Also heartening is news of another restoration. The new version of Fritz Lang's 1927 Metropolis is a case not of a disparaged or overlooked film being rehabilitated, like Ride With the Devil, but of a confirmed classic being shown at last in its correct form.

Chris Fujiwara writes: "For years now the false Metropolis has been running amok, courting charges of proto-Nazism, furnishing video backdrops for nightclubs, and fuelling predictable academic studies . . . The Lang film had been mutilated in so many ways that its creator insisted that it had ceased to exist." Metropolis will be released in the UK on 10 September.

Ryan Gilbey is the New Statesman's film critic. He is also the author of It Don't Worry Me (Faber), about 1970s US cinema, and a study of Groundhog Day in the "Modern Classics" series (BFI Publishing). He was named reviewer of the year in the 2007 Press Gazette awards.

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Listening to recordings from the Antarctic, I felt I could hear the earth groan

The Science Hour on the BBC World Service.

A weekend of listening to the radio news ­revealed nothing but sounds of the sucker-punched going through their pockets in a panic and repeating, “I thought you had the keys.” So, never was talk of “a perfectly flat area of just whiteness” more alluring. The oldest Antarctic ice yet recorded was recently found. “For millions of years,” the presenter Roland Pease assured listeners  (25 June, 9am), “snow has been falling, snow on snow, all the while trapping bubbles of air and other chemical traces of climate . . . insights into the ice ages and warm periods of the past.” How was this ice located? “The finding part is pretty easy – you just go there and start shovelling, and ice comes up,” the lead geologist, Jaakko Putkonen, said.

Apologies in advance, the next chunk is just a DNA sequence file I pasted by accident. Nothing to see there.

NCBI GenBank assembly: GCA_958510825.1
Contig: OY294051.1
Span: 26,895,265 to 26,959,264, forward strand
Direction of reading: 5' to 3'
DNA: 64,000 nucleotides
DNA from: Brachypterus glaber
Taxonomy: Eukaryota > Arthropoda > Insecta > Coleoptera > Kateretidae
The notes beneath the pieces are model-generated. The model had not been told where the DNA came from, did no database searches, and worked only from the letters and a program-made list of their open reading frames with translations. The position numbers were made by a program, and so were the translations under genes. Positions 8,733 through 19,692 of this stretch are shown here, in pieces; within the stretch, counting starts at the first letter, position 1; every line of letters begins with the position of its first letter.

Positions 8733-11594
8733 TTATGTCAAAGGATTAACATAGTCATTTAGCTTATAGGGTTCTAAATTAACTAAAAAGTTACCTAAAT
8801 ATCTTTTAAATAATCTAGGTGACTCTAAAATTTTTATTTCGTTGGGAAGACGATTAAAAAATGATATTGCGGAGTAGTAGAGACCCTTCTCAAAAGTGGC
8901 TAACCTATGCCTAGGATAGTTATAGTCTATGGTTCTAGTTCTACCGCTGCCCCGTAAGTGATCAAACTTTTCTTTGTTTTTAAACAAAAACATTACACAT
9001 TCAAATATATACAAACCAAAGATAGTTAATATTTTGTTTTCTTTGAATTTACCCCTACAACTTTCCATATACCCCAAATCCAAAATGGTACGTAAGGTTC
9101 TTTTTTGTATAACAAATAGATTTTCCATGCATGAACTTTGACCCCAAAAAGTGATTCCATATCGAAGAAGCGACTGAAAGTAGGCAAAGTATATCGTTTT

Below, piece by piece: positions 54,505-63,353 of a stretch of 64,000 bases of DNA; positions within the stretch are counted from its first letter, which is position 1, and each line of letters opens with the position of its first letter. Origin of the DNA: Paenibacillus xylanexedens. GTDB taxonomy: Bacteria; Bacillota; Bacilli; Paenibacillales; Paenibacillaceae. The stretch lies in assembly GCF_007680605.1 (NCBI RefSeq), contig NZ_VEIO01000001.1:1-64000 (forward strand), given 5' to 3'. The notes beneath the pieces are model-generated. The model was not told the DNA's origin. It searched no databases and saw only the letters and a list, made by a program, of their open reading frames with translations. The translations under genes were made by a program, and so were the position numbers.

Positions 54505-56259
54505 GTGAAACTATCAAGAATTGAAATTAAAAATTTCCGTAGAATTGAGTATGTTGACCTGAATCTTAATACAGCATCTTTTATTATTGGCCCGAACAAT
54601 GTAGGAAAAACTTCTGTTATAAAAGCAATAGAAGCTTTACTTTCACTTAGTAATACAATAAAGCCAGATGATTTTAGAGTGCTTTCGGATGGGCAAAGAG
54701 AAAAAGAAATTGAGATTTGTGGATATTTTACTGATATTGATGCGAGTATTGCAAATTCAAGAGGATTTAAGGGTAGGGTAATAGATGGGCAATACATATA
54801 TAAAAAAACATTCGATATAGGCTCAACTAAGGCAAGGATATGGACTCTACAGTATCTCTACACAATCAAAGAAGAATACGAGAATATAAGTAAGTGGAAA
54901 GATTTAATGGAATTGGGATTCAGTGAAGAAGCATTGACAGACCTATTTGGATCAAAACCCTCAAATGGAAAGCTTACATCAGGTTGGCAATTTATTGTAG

There it was, buried under a layer of dirt “in barren wastelands” high in the middle of Antarctica. An “incredibly mountainous and remote and . . . quite hideous region, really”, Pease said, though it was sounding pretty good to me. The world dissolved into a single, depthless tone. Then Pease mentioned the surprising fizzing of this ancient ice – trapped air bubbles whooshing as they melt. Which is perhaps the thing you least expect about ice regions and ice caps and glaciers: the cacophony. Thuds and moans. Air that folds and refolds like the waving of gigantic flags. Iced water sleeping-dragonishly slurping and turning.

On Friday Greenpeace posted a video of the pianist Ludovico Einaudi giving a haunting performance on a floating platform to mark an imminent meeting of the OSPAR Commission, as it decided on a proposal to safeguard 10 per cent of the Arctic Ocean. Einaudi looked occasionally stunned by the groaning around him. A passing glacier popped and boomed like the armies of Mordor, ice calving from its side, causing mini-tsunamis. When last year I spent some time at the remote Eqi Glacier in Greenland, close to the ice cap, local people certainly spoke of the ice as if it were living: “It’s quiet today,” delivered as though gazing at the fractious contents of a Moses basket.

“This huge cake of ice, basically flat”, Putkonen said, perhaps longing for a moment of deep-space silence, for peaceful detachment. He wasn’t the only one being forced to reappraise a landscape very differently.

Antonia Quirke is an author and journalist. She is a presenter on The Film Programme and Pick of the Week (Radio 4) and Film 2015 and The One Show (BBC 1). She writes a column on radio for the New Statesman.

This article first appeared in the 30 June 2016 issue of the New Statesman, The Brexit lies